April 16, 2016 – Scientists have long suspected the solar wind of stripping the Martian atmosphere into space, a process that may have turned Mars from a blue world early in its history into the red planet that we see today. In 2014, NASA’s Mars Atmosphere and Volatile Evolution (MAVEN) orbiter arrived at Mars and began studying its upper atmosphere.
Now, MAVEN has returned the first-ever measurements of solar wind erosion at Mars, observing ions in the upper atmosphere as they pick up energy from the electric field of the solar wind and escape to space.
The MAVEN mission is being led by the University of Colorado Boulder. MAVEN data has enabled researchers to determine the rate at which the Martian atmosphere currently is losing gas to space via stripping by the solar wind.
The solar wind is a stream of particles, mainly protons and electrons, flowing from the sun’s atmosphere at a speed of about one million miles per hour. The magnetic field carried by the solar wind as it flows past Mars can generate an electric field, much as a turbine on Earth can be used to generate electricity. This electric field accelerates electrically charged gas atoms, called ions, in Mars’ upper atmosphere and shoots them into space.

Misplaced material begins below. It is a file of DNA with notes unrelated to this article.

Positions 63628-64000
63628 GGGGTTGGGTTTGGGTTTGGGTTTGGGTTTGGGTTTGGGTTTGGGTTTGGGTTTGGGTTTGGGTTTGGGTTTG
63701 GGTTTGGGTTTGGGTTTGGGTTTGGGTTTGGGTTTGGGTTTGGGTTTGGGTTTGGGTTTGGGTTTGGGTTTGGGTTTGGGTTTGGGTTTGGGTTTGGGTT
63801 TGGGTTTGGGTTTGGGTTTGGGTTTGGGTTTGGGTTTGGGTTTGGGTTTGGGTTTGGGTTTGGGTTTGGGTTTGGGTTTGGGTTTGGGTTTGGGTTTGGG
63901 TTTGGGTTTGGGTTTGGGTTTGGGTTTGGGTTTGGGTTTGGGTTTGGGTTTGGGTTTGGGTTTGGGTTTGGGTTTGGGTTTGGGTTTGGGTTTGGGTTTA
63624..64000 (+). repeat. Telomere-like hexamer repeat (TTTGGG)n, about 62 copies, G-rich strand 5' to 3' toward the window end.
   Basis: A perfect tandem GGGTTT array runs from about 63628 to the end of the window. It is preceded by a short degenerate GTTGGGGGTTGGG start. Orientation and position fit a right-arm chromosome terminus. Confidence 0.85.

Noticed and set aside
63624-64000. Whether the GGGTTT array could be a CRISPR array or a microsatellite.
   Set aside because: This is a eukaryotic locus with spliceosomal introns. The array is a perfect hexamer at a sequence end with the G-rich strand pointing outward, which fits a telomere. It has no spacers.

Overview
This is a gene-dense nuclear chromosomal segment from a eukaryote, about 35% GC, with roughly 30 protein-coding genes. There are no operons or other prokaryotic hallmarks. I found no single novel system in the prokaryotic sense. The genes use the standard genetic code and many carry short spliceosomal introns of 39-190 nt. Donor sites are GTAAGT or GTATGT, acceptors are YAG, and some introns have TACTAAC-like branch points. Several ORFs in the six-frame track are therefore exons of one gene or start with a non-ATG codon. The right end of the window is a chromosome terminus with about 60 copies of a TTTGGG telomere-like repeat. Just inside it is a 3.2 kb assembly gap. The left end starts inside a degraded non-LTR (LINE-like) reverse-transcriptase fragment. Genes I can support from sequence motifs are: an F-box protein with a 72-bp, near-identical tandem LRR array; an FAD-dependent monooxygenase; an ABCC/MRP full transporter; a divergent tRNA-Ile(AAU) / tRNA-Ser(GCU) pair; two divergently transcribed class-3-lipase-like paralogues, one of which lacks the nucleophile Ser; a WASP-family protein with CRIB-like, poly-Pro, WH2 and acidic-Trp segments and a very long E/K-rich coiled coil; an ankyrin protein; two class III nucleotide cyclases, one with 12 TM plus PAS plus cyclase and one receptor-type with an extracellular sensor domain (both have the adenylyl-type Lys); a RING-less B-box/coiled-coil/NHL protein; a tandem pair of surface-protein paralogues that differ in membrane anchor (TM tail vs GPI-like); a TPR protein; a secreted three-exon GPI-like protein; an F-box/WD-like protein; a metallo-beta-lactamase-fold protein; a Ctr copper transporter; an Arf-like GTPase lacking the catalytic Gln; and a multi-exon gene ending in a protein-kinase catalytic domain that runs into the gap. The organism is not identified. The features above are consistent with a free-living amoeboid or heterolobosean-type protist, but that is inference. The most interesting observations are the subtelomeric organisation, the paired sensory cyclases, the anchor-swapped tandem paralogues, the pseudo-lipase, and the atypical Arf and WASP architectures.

Data has revealed that the erosion of Mars’ atmosphere increases significantly during solar storms.
There are roughly 30 LASP scientists, graduate students and undergraduates who are on the science team and analyzing the MAVEN science results. CU-Boulder provided two science instruments and leads science operations as well as education and public outreach for the mission. LASP’s Nick Schneider, Frank Eparvier and Robert Ergun all head up instrument teams on NASA’s MAVEN project.
Lockheed Martin of Littleton, Colorado built the spacecraft and is responsible for mission operations. MAVEN launched to space on a United Launch Alliance Atlas V rocket.